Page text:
In a recent study, more than half of widows said that they and their spouse did not have a financial plan in place in case one of them died.

When I taught personal financial planning at the New School for Social Research in New York several years ago, most of my students were women, and more than half of them were widows.

One of my students was a Vogue editor who had recently become a widow. She wrote an article about how a widow "became educated about personal financial planning." After the article was published, I had the highest attendance ever in my class, more than 50 students, the following semester. Many of the widows in my class needed a crash financial education because their husbands had done a poor job of preparing for the fate that befell their wives.

Based on a recent survey conducted by Merrill Lynch and Air Wave, many widows face serious problems. The report, "Widowhood: The Loss Couples Rarely Plan for -- and Should," is based on a nationwide sample of 3,300 respondents, including 2,638 widowed and 741 married, never-widowed respondents. Currently there are 20 million widows in the U.S., and 1.4 million new ones are added annually.

More than three-quarters of the widows described the loss of their spouse as "their single most difficult and overwhelming life experience," and 53 percent said they and their spouse did not have a plan for what would happen when one of them passed away. These results are consistent with the feedback I received from widows who took my course.

Half of the widows in the study experienced a decline in income of 50 percent or more. There are many reasons for this. Social Security is one factor. A widow is only entitled to 100 percent of her survivors benefit if she has reached full retirement age (FRA). She is entitled to 71.5 percent of the maximum survivors benefit at age 60; between age 60 and FRA, the benefit is pro-rated. In order to receive survivors benefits, she must be unmarried or remarried only after age 60. Based on mail I receive, many widows are unaware of these restrictions. I should point out: These conditions apply to widowers as well.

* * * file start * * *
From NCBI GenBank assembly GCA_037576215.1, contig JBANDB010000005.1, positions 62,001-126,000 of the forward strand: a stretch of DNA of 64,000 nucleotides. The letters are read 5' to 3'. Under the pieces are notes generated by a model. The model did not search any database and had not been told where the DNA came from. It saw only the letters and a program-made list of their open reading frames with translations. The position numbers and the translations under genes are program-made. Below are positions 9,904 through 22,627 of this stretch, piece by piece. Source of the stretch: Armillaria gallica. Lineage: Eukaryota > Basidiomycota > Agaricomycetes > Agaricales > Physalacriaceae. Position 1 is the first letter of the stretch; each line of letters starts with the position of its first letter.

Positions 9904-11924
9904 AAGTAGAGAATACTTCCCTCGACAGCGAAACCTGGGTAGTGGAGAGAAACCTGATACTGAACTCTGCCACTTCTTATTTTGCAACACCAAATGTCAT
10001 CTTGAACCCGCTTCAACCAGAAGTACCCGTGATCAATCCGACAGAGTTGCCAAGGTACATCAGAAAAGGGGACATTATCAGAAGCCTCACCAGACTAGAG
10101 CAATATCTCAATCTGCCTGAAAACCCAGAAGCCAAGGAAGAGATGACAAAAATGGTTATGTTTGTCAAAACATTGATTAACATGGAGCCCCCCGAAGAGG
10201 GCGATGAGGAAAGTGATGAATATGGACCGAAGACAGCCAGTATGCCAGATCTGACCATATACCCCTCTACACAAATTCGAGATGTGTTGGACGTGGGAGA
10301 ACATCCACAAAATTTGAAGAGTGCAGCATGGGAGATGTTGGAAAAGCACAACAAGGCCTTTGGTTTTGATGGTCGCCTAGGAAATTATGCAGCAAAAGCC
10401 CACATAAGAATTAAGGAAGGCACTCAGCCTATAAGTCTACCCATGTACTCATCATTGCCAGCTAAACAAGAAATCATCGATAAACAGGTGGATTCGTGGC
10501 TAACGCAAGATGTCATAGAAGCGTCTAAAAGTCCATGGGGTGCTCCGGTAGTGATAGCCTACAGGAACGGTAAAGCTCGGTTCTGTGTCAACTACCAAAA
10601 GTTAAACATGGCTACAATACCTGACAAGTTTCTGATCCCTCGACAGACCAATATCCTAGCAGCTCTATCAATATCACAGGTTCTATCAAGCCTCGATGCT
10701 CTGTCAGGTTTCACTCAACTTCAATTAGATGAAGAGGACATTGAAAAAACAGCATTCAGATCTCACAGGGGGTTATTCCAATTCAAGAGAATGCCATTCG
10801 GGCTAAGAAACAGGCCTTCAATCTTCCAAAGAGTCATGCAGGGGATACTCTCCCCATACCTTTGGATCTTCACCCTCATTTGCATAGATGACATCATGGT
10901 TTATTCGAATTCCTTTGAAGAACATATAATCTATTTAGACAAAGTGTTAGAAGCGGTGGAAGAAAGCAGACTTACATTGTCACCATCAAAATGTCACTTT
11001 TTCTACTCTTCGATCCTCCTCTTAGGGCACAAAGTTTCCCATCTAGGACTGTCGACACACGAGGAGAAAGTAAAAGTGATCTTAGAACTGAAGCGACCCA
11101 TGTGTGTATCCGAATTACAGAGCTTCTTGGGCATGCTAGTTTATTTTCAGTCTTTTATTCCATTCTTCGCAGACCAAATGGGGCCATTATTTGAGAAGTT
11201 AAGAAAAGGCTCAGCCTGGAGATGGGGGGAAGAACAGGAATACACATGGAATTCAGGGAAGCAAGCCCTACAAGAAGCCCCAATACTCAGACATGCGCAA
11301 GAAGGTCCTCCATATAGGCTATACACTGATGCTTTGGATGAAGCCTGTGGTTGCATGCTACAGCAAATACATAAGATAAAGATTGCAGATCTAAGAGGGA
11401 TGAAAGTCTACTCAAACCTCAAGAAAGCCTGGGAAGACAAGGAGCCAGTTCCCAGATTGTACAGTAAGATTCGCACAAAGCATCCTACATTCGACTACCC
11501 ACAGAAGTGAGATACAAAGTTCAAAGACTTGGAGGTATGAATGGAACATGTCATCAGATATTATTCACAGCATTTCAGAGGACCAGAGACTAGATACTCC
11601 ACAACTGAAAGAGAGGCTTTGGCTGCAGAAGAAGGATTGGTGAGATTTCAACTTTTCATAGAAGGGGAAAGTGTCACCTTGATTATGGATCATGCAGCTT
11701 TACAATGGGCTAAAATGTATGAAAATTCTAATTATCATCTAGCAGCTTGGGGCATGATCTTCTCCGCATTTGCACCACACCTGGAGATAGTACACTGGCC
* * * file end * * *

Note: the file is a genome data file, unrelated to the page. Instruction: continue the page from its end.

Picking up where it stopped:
If a widow initiates benefits at FRA or later, she receives a maximum survivors benefit of 100 percent of the payment the spouse received. However, if the deceased worker was receiving reduced payments because of early retirement, the widow's benefit would be similarly reduced, or 82.5 percent of the full payment amount, whichever is greater.

One crucial issue -- unfortunately unknown by many Social Security representatives -- is that a widow does not have to apply for benefits based on her work record at the same she applies for survivors benefits. She can apply separately for benefits based on her work record at a later time. This is very important! Widows, especially working widows, will receive greater benefits for their own work record if they apply later. If she delays filing for her own benefits after reaching FRA, they will increase 8 percent per year between FRA to age 70. Many widows would have received greater benefits if they received proper information.

Another important issue is employer pensions received by the deceased worker. In some cases (such as second marriages), the spouse is not entitled to any of the deceased worker's pension. In other cases, the widow would only be entitled to a small percentage of the pension.

Couples should estimate the income a surviving spouse will receive. If he or she is facing a loss in income, life insurance options should be considered. At age 65, I took out a 20-year term policy of $250,000 to protect my wife because she was not eligible to receive any of my employer pension. The cost was a little over $200 per month. Term policies are reasonably priced, even at age 65. At age 70, the stock market took a significant drop, and I took out an additional term policy of $50,000 -- again, to protect my spouse in case the stock market would not recover quickly.

Maintain good records for the surviving spouse. A record should be maintained of all insurance policies, including contact information of the agent(s), as well as stock brokers and mutual fund representatives. Many insurance policies (in the billions) have not been redeemed because beneficiaries were not aware of the policies.

(Elliot Raphaelson welcomes your questions and comments at raphelliot@gmail.com.)

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